Few corporate interviews begin with big game hunting and feng shui – but Robert Hiscox is an unusual man. Just back from holiday in South Africa, he is keen to discuss the plethora of buffalo in the country.

Minutes later, we are in full swing on the ancient Chinese art of placement and arrangement, after he comments that I have chosen the ‘best’ seat at the round table in his City office. He is passionate about the benefits of feng shui – likes its combination of intense practicality and common sense.

“If anybody argues about it, I say, ‘go and sit down’ – and they always choose that seat,” he smiles.

"I’m a wartime general. I take no prisoners. But I’m hopeless in peacetime"

Robert Hiscox, CEO and chairman, Hiscox

Art collector, business-man and father of five sons, Robert Hiscox is known, he says, as a ‘difficult’ man. “I am critical – I see faults and how we can improve things,” he says. “I’m a driven man. I like everything to be done well – and I am never satisfied.”
At his 30th anniversary with the company last year, affectionate speeches were made about Hiscox, but the word ‘difficult’ kept coming up. When it was his turn to speak, Hiscox pointed out that a number of his senior management team had been with the company for many years – some for decades. “What keeps you hanging around?” he asked them. Querulous he may be, but he clearly commands loyalty.

Father’s legacy

Robert Hiscox was destined for the world of insurance. His father, Ralph, joined the Roberts agency at Lloyd’s in 1938 and started Syndicate 33, writing non-marine insurance. In 1946, Ralph Hiscox and the Roberts family formed the Roberts & Hiscox partnership, as member’s agent and managing agent.

On his graduation from Cambridge University in 1964, Hiscox joined a small insurance broker as a trainee underwriter. A year later, aged 22, he joined Roberts & Hiscox, as an underwriter for Syndicate 33, specialising in fine art and personal accident insurance. “I joined my father thinking the business could be run a lot better – and we clashed,” says Hiscox. “He said it would take years to learn: I thought it would take six weeks. I was deemed arrogant but I think I was just confident.” Hiscox’s first day at Lloyd’s was his best moment. “I was stepping into life,” he says. It also coloured his business career: he realised the most important thing in business is who you employ. “I wasn’t thinking about external competition that day – I was thinking of the other syndicates I was up against,” he explains. “I thought, ‘there’s a lot of business here – and I’m going to get it’. I realised, immediately, I would do that if I employed the best people.”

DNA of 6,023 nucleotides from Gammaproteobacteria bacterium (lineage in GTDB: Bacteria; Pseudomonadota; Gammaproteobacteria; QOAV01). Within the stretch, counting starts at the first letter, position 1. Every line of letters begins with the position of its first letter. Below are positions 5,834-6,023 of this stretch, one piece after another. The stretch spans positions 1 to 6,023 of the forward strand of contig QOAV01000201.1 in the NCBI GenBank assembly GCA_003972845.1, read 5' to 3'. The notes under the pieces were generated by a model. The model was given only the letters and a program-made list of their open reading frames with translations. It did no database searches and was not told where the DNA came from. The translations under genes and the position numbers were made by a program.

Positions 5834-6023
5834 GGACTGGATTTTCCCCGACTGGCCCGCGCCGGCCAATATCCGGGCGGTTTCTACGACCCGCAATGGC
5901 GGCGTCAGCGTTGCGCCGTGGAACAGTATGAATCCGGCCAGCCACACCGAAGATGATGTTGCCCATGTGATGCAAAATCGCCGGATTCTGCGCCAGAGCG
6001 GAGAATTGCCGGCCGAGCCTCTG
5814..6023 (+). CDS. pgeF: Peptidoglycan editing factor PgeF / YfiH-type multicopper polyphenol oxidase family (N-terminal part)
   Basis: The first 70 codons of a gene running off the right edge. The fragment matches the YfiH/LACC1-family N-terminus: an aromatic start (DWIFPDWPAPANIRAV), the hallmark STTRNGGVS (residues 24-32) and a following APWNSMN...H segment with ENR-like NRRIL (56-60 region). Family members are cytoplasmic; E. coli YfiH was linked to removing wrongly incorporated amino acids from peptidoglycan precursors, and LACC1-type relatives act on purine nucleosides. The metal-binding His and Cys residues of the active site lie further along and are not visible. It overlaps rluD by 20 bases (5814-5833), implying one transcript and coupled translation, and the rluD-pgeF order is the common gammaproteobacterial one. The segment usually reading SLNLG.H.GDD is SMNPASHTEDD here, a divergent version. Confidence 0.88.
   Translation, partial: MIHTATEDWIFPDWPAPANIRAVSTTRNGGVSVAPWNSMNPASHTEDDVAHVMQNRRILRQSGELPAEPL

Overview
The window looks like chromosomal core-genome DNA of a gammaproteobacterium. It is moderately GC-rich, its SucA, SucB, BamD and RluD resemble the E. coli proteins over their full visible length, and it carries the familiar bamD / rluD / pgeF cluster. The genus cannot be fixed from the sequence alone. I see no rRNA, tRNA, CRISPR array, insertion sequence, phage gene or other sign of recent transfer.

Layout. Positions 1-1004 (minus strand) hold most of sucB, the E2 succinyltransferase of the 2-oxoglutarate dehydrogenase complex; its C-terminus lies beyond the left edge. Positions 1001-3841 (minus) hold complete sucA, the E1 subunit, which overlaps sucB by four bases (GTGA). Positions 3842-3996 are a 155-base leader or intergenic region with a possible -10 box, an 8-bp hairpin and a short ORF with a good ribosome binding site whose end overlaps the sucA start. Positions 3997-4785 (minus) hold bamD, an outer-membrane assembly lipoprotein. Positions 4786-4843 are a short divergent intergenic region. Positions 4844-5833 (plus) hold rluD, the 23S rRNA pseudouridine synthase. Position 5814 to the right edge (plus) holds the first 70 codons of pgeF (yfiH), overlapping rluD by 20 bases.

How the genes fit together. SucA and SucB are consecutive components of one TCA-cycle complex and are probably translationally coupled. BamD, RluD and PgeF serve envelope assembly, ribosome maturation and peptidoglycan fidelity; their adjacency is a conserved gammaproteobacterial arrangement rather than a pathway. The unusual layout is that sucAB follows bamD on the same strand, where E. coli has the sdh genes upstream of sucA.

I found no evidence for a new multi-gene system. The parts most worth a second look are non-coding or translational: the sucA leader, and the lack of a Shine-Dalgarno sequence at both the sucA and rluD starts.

In 1965, Ralph Hiscox was elected chairman of Lloyd’s. “He was a good man, an honest man,” says Hiscox. “He was not commercial but he loved committees – completely the opposite of me.” He has inherited his father’s guiding principle. “I would want honesty as a reputation to leave,” he says. “I like the fact that we pay claims fairly.”

The younger man had ambition and when his father died in 1970, Hiscox sought control of the business. “I was determined to make changes,” he says. After a “bloodless coup”, he became senior partner, aged 27 years, with 10 employees.

Turning point

He made the best decision of his business career in 1973, he says, when he employed Nicholas Thomson, as his deputy and underwriter. “Behind the public face of every successful business-man, there is an ‘engine room’ – a man who’s doing the work and underpinning the company. I absolutely relied on Nick to ensure the figures were right.” Thomson remains as non-executive director, having left the company in 2004.

Despite his love of agility, Hiscox was prepared to put down firm foundations. “I have always seen building this company as a marathon, not a sprint,” he says. “Even now, I have the feeling that we have just got started.”

"A good underwriter knows a good or bad risk. The role of IT is to clarify that"

Andrew Turner, IT director, Hiscox

Today, Hiscox is a FTSE 250 company with offices in 10 countries. It has a market capitalisation of £880 million, an income of £1.2 billion and 650 employees.
The company was quoted on AIM in 1993. In 1997, it branched out of Lloyd’s and was fully quoted on the London Stock Exchange.

The group is known as a specialist insurer, with three main underwriting areas. Hiscox Global Markets underwrites large, complex and mainly international business through the Lloyd’s market, which accounts for 60 per cent of overall business. “Geographically, we can write anywhere in the world through Lloyd’s,” he says.

Hiscox International has offshore operations in Bermuda, Guernsey and the US. In order to increase its reinsurance and retail business, the company raised £170m through a rights issue, to create Hiscox Bermuda in December 2005. “Bermuda is intending to write £200m worth of business this year,” says Hiscox.

The big apple

In 2006, the group opened Hiscox in New York, to focus on specialist retail products such as professional indemnity insurance for small and medium-sized business.
“We wanted to open an office with small, well-spread, non-catastrophe business, as a balance to our art and high net wort h business,” explains Hiscox. “Retail is writing risk by risk: it takes a long time but it’s solid when it grows.”

UK and European policies up to £10m are underwritten through Hiscox’s retail business, Hiscox Insurance Company. “Where we can underwrite 100 per cent of the risk, we might as well be outside Lloyd’s,” explains Hiscox.